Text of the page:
- Q: What is the difference between H2A and H2B?
H2A is for temporary production agriculture visas and H2B is for other temporary work visas. The confusing thing is that certain agricultural jobs are classified as non-agriculture by the government. Examples of this are forestry, agricultural processing, landscaping, fisheries.
- Q: What does temporary mean?
These jobs are generally limited to 10 months. Customers are required to justify the temporary nature of their jobs by describing seasonal nature or other factors that make them temporary. Frequently a payroll summary for two years is required to show the (at least) 2 months down time.
- Q: Can jobs ever be more than the 10 months?
Yes there are limited exceptions. If an H2A contract needs to be extended, the request which explains one-time special circumstances can be files. H2B contracts can have a classification of one-time occurrence which can be a one-time contracted job which may last more than 10 months, but once the contract ends, there is no more work.
- Q: How long does it take to have an H2A contract approved?
Can I start earlier than my date of need to be sure I have my workers here on time? An H2A contract can be applied for 60 to 75 days before the date that workers are needed. The application is sent to the state for approval first, and then it goes to the US Department of Labor (USDOL). If it is an emergency application, it must be sent in ASAP to USDOL because they need a minimum of 45 days for processing. We are not allowed to send in applications in advance of the 75 day before date of need limit.
- Q: How long does it take to have an H2B contract approved?
Can I start earlier than my date of need to be sure I have my workers here on time? An H2B contract can be applied for 90 to 75 days before the date that workers are needed, not before, or not after. However a Prevailing Wage Determination is needed before the application can be submitted. These take between two weeks to two months to have completed by USDOL. Therefore applications should be started about 150 days before workers are needed. Special emergency applications are possible under special circumstances.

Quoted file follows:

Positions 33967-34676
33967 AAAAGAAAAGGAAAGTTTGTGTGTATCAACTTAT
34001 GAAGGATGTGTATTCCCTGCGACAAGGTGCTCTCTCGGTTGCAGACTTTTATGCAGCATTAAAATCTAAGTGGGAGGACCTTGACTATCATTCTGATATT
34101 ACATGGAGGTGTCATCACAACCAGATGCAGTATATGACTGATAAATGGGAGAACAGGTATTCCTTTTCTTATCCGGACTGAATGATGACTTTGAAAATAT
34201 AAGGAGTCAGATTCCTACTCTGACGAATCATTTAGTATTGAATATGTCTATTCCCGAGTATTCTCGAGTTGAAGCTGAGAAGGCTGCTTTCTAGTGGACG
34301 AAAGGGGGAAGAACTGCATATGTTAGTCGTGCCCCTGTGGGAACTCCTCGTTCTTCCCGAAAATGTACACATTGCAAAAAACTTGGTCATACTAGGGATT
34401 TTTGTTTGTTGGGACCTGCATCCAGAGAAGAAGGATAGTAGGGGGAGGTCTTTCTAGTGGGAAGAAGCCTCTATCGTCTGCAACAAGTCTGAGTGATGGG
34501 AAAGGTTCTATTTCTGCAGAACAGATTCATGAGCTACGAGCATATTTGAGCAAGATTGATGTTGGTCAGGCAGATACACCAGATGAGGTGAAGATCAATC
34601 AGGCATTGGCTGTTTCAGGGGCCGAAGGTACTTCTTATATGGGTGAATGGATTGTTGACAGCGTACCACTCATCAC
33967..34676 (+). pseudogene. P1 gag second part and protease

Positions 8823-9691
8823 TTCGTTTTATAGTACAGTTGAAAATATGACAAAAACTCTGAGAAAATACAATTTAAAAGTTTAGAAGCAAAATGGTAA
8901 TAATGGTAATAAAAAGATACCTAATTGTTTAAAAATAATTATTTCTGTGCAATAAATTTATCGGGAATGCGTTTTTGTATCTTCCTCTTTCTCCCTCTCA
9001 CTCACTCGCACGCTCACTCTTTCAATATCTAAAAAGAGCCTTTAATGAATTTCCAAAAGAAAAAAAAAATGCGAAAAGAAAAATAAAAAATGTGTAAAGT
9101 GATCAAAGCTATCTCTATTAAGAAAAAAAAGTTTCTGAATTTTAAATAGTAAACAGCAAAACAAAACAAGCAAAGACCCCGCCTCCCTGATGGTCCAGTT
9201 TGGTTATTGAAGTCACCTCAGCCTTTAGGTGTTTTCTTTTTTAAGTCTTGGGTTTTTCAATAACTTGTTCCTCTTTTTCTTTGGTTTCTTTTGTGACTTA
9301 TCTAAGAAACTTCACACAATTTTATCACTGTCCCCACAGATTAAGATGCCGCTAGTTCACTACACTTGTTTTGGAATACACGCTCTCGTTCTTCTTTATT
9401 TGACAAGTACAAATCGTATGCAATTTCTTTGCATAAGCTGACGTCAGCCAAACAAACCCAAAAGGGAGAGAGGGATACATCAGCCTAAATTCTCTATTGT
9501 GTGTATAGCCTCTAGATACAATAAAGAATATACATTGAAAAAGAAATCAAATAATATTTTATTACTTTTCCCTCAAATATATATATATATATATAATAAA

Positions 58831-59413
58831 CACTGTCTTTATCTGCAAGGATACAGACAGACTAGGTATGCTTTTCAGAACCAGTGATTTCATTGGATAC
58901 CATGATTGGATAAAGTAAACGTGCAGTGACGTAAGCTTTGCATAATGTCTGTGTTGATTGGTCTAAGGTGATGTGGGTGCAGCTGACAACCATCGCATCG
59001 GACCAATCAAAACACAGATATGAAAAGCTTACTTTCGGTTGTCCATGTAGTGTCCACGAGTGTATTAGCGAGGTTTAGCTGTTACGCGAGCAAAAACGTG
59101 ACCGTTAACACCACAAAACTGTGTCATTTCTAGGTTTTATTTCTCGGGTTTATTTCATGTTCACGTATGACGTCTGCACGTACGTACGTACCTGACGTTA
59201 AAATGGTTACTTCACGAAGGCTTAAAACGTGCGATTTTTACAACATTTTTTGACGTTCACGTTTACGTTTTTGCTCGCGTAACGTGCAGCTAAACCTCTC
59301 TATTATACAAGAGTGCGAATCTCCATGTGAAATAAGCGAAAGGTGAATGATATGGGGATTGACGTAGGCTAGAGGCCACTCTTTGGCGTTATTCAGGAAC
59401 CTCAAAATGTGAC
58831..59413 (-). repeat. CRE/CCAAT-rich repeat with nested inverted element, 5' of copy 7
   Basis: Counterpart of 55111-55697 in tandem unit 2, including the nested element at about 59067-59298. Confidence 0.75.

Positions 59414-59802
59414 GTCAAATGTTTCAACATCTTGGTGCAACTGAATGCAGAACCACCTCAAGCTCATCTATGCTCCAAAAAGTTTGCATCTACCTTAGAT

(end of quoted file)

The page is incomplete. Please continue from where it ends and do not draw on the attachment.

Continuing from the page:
- Q: What is the CAP, and does it apply to both H2A and H2B?
The CAP is a limitation of workers that are allowed to enter the US under the H2B program. There is no CAP for the H2A program, only H2B. The CAP is an unrealistic limit to workers that are allowed to be approved and to enter under the H2B program. It has no relation to the actual need for workers, and people desperate for workers can be denied their workers if the cap fills.
Some relief to this limit has been realized by the HR classification being reinstated. This means that returning workers are not counted in the CAP. Current CAP limits are 33,000 workers each half year, October-April and April – October.
- Q: How many workers may I request ?